Kameelah Speaks At “Proud to be a Muslim” Explorations

The Muslim Students’ Organization (MSO) organized an Explorations event titled “Proud to be a Muslim” last month in the Bunn Library in which Sister Kameelah, the group’s chaplain, spoke on her research on Islam in America and today’s world.

The Muslim Students’ Organization (MSO) organized an Explorations event titled “Proud to be a Muslim” last month in the Bunn Library in which Sister Kameelah, the group’s chaplain, spoke on her research on Islam in America and today’s world.

Heavily involved in the American Muslim community, Kameelah founded and currently leads the Muslim Wellness Foundation, which works to “reduce stigma and promote healing” in the Muslim community. Having “adopted an interdisciplinary approach which addresses mental health challenges using a spiritually relevant community-based public health framework,” the organization seeks to achieve its mission through communication, education, and training. Additionally, Kameelah is the chaplain of the Muslim Students’ Association of the University of Pennsylvania for the past three years. She has received multiple awards for her steps to highlight mental health awareness in the Muslim community. To obtain her doctorate in clinical psychology, Kameelah interviewed college students who were both black and Muslim. Speaking with individuals about their experiences as being members of two marginalized communities in America, Kameelah pursued her guiding research question: “What does it mean to be a young black Muslim in today’s society?” Sister Kameelah explained how often black Muslims can be “hypervisible” and “invisible” at the same time. She further recounted how many students felt that one of their identities hindered the other from being fully accepted.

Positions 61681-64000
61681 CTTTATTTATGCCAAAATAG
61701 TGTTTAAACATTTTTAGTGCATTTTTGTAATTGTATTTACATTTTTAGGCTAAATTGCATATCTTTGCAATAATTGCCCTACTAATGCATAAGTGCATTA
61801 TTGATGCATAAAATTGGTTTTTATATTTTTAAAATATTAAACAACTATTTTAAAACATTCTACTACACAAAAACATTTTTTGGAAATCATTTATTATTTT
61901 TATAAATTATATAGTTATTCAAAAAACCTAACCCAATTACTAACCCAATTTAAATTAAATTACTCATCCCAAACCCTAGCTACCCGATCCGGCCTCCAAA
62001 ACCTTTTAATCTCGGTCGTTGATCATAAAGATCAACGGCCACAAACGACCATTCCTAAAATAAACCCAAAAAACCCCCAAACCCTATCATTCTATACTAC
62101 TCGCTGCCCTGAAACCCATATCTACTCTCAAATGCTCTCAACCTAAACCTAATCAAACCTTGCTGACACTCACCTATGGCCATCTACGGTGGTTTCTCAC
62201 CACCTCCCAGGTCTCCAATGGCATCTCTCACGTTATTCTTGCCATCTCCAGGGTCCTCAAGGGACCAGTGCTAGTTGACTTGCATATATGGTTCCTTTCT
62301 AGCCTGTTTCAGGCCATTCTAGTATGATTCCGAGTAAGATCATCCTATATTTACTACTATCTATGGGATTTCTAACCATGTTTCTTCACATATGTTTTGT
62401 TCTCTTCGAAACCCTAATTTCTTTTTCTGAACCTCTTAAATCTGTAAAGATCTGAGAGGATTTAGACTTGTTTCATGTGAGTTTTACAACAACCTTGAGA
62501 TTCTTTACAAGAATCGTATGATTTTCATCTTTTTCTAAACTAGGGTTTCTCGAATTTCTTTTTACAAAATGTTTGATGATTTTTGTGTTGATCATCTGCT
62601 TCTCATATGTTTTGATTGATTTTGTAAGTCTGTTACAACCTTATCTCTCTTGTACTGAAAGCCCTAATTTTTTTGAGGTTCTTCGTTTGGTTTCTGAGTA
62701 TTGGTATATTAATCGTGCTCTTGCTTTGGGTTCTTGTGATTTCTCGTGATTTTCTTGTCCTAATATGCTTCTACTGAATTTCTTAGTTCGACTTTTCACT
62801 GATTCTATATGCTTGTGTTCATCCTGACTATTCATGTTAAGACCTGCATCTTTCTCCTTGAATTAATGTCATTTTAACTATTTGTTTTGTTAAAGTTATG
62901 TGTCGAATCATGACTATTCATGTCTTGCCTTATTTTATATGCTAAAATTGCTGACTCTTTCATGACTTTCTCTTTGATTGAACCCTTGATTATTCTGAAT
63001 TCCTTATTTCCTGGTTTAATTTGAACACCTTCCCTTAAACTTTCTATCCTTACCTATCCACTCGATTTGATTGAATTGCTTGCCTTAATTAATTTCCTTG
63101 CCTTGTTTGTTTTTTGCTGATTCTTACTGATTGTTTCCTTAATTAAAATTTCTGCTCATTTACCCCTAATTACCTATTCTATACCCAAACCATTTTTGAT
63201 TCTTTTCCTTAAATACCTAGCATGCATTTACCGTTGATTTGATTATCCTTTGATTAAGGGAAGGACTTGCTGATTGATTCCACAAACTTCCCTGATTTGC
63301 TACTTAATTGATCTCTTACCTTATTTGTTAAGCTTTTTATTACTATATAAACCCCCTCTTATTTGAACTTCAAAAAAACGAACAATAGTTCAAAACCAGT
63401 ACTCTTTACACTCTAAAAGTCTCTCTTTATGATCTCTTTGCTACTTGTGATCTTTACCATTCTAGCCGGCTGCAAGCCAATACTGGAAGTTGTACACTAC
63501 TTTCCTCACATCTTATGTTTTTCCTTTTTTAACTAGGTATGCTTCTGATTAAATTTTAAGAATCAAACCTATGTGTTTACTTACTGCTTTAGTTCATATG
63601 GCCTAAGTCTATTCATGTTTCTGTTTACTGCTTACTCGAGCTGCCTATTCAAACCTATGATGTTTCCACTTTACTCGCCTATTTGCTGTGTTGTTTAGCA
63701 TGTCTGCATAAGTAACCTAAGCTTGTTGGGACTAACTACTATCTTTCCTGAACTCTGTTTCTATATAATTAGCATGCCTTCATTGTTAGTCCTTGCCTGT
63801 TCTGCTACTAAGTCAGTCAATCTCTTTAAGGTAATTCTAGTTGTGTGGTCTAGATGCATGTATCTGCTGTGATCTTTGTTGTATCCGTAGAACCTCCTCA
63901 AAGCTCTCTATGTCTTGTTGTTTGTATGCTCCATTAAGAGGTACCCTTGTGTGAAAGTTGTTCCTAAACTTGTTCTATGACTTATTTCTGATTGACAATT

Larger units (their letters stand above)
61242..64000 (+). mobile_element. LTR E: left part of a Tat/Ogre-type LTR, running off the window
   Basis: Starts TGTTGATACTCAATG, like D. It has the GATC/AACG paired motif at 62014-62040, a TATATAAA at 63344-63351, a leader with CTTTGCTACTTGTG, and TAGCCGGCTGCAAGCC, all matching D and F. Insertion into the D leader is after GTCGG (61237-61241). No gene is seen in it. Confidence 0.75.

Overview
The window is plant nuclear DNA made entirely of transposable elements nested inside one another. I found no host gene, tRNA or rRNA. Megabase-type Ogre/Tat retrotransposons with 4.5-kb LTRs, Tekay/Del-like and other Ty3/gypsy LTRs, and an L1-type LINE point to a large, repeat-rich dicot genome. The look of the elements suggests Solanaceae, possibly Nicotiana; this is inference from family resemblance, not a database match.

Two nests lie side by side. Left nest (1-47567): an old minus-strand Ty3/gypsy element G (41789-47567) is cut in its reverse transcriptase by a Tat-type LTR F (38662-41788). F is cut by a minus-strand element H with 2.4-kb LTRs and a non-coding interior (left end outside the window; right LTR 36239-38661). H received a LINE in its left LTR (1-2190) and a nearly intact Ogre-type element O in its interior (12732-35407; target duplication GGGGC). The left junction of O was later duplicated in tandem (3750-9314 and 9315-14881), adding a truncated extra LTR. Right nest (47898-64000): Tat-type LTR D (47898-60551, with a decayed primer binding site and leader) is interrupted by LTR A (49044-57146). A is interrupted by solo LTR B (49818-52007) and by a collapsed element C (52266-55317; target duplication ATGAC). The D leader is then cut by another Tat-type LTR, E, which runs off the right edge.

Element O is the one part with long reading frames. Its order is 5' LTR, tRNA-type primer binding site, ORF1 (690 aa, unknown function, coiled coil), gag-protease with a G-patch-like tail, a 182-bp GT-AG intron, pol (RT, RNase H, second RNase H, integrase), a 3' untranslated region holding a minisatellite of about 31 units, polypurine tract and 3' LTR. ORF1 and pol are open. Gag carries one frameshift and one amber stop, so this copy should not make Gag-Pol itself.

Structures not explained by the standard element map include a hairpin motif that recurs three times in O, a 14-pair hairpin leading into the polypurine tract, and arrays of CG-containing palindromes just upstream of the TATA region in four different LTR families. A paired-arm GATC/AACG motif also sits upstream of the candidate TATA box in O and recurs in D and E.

On the nature of the speech, Director of Spiritual and Religious Life Sue Anne Morrow H’12 remarked on how “Sister Kameelah shared her research and her findings with hope and with compassion and with her spirit of joy.”

Reflecting on the premise of the event, Khan said, “It is not that often that we as a community get the chance to hear about the intersectionality of religious, racial, and gender identifiers from a highly accomplished individual.” She added that she “learned a lot” from Kameelah’s discussion on the black Muslim experience in America.

Esha Akhtar ’21, for whom these intersections in identity explored by Kameelah “really stood out,” was especially moved by how “revolutionary and mind-blowing” some of Kameelah’s findings on people’s “everyday lived experiences because of their identities:” “To see that realization among peers was really cool,” Akhtar said.

Akhtar added, “I am interested in the work she does as a future career for myself. Seeing her as a role model and how she made her work so personal was really helpful…Her research for years and years gives her work legitimacy. It really resonated with me.”

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